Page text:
Last Updated Feb 23, 2018 10:51 AM EST
Hours before a vote at the United Nations, where Syria, CBS News spoke Friday morning with a family living in what the United Nations has ." They were safe, but they hadn't slept.international efforts for a cease-fire in
Explosions continued throughout the night, and the mother told CBS News correspondent Charlie D'Agata over the phone thattheir apartment.
The previous day, Syrian dictator Bashar Assad's ferocious bombardment of the eastern Ghouta suburbs of Damascus crept closer by the hour to the apartment where 10-year-old Noor and her sister Alaa, 8, are hiding with their mother.
Then an airstrike sent shards of glass and debris flying through their apartment, slashing Alaa's forehead. We got through to their terrified mother, Shamza Khatib, after the explosion.
"Please help us," she begged. "We are in danger. But the world is just watching what is happening in Ghouta. Why? Why? Why don't (you) help us?"
Her message when we spoke to her again on Friday morning was less panicked, but no less desperate.
"In the name of humanity, help us, we are in need," she said.
Her two little girls took to Twitter days ago to tell the world about their plight. They have appeared in videos -- speaking in English so that more people will listen, Noor says.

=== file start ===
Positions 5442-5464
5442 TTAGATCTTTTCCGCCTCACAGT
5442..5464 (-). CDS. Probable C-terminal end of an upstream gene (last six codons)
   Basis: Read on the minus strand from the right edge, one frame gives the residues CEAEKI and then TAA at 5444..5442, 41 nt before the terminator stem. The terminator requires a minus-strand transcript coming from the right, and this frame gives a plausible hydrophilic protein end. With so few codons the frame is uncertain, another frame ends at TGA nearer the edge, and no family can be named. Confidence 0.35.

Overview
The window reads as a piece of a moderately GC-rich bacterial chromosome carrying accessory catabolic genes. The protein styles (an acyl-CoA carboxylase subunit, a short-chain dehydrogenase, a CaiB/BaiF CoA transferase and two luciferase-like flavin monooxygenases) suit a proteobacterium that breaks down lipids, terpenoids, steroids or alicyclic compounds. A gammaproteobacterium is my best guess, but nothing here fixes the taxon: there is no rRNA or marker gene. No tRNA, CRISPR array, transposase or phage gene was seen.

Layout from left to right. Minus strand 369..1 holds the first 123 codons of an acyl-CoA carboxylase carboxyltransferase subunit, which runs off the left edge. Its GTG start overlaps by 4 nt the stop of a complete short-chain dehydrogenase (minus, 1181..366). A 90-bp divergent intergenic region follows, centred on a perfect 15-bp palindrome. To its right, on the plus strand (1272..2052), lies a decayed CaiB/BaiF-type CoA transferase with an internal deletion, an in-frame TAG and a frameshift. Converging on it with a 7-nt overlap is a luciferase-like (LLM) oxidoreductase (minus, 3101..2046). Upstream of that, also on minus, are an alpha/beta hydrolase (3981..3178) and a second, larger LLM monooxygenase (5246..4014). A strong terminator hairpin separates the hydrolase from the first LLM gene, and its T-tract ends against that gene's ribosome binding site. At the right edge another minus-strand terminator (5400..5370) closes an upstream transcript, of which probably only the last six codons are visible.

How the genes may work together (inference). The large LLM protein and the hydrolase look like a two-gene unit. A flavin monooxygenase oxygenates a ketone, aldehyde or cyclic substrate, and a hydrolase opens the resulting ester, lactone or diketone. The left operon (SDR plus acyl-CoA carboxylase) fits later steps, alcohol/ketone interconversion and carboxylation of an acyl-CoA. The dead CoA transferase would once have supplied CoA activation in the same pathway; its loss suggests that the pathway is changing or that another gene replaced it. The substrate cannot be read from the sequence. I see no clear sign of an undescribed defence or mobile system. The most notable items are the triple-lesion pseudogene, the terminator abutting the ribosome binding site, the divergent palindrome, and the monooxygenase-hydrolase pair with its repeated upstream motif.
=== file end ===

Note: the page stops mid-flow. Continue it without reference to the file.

"Warplanes and helicopters attack our neighborhoods," Noor says in one videos. "The children of Ghouta are being mortared. Save the children of Ghouta before it's too late."
They are among 400,000 civilians believed to be trapped in eastern Ghouta amid the merciless onslaught by Russian-backed Syrian forces, who insist they are targeting Islamic extremists that fire rockets into the capital city.
At the United Nations in New York, discussions of a humanitarian cease-fire have repeatedly been stymied by Russia. The Security Council was expected to vote on the latest cease-fire proposal later Friday, and it remained unclear whether Moscow would wield its veto power.
CBS News' Pamela Falk reports that the cease-fire proposal was introduced earlier this month by Sweden and Kuwait, but was delayed by Russia. Modifications have been made, in consultation with the Russian delegation, to try and get it passed -- all while the humanitarian situation deteriorates.
State Department spokeswoman Heather Nauert struggled on Thursday to provide answers to the violence, telling journalists, "I don't know what some of you expect us to do."